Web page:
In golf’s hour of greed, a little perspective. As the 40-something fat cats and rebel Americans gorge on Greg Norman’s excess, one of The Great White Shark’s countrymen has quietly handed back a large sum of money to those who helped launch his career.
Lucas Herbert is ranked inside the world’s top 50, hopes to go deep at the anniversary British Open at St Andrews next week and is on the cusp of his first Presidents Cup appearance. No amount of money is going to stop him from chasing those dreams, nor forget where he came from.
This week, the 26-year-old Victorian has pledged to return a significant amount – believed to be hundreds of thousands of dollars – to Golf Australia under the governing body’s Give Back program to help the country’s next batch of elite juniors.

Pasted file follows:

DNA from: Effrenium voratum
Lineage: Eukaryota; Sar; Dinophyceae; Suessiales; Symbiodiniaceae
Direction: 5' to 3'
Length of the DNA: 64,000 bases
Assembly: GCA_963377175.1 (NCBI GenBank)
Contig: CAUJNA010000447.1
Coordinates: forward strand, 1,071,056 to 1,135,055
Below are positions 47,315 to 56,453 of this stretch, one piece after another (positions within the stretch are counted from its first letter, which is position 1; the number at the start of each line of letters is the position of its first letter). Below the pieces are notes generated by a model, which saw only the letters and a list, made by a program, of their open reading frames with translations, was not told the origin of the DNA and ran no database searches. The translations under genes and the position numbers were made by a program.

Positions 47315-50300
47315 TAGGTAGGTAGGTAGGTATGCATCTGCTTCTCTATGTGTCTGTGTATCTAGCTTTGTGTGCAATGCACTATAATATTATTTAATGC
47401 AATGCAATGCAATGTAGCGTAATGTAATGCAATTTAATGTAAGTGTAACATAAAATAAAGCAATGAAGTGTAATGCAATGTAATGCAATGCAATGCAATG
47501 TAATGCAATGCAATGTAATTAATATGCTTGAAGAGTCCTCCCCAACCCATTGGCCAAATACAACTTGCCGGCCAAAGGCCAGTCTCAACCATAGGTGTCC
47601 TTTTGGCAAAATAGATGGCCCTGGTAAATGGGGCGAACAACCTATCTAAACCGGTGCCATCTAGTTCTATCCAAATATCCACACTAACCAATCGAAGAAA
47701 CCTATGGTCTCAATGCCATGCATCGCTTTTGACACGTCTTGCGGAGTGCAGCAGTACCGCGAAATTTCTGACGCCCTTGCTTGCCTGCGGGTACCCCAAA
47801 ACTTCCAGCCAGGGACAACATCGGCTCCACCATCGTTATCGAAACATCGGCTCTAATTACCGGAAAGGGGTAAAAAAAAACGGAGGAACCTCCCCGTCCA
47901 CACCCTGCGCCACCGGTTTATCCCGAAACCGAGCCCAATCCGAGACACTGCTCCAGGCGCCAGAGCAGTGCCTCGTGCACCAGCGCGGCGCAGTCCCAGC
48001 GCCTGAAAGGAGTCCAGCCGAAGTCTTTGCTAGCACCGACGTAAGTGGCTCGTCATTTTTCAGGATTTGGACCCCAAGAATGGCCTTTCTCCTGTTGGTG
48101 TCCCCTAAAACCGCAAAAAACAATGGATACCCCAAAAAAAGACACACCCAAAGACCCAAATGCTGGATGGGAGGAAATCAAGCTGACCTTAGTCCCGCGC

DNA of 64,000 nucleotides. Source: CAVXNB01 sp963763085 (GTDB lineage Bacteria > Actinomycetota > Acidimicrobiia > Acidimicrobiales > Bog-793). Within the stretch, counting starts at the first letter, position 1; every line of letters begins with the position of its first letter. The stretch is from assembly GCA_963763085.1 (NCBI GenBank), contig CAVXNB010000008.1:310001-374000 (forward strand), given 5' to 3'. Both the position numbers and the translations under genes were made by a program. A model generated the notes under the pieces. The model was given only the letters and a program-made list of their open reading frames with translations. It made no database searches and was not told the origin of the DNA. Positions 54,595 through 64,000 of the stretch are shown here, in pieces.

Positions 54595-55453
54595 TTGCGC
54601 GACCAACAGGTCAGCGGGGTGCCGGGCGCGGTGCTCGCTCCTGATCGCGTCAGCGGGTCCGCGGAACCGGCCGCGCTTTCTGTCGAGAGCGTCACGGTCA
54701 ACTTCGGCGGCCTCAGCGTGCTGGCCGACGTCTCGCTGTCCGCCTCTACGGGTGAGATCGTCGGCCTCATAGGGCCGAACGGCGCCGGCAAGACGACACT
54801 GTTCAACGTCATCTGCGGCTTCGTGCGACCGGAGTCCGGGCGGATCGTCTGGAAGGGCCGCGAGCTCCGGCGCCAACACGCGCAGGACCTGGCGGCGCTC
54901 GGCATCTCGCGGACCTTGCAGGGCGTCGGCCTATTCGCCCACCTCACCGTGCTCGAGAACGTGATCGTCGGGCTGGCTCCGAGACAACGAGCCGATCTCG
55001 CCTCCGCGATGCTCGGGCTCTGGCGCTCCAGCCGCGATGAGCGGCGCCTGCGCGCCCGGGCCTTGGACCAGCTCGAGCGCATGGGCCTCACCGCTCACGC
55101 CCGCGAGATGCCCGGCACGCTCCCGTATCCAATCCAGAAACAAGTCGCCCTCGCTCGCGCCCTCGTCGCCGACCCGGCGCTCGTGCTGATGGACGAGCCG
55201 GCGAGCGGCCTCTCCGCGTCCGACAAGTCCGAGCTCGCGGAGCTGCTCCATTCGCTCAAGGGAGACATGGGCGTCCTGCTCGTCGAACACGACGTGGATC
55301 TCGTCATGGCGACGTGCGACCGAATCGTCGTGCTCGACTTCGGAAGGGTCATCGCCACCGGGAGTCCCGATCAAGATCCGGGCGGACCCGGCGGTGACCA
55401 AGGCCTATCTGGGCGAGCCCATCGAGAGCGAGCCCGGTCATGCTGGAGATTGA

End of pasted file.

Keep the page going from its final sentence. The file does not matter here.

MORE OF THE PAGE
“Personally, I enjoy the fact I can have some control over helping these kids come through,” Herbert said. “You see them coming through and you want to help them, but you don’t really know how sometimes because you don’t want to stand on other peoples toes, or get in the way of coaching.
“At 17 or 18 years of age when I would have been greatly benefiting from this, and I would have appreciated other guys doing the same thing. I didn’t quite get the same benefit from it, but it’s got to start somewhere.”
The program was first announced in 2015, and involves an agreement for all elite players who came through Golf Australia programs to return a portion of what it cost to fund them as amateurs if they reach certain thresholds. For the men, it’s a top 125 ranking. For women, it’s top 50. The scheme is triggered once they reach a certain amount of prize money.
For Herbert, it was an easy choice to return it all.
It’s a nice contrast to the sport’s civil war as the Saudi-backed LIV Golf tour rumbles on, trying to poach the world’s best players from the PGA Tour in the United States and the DP World Tour, formerly known as the European Tour.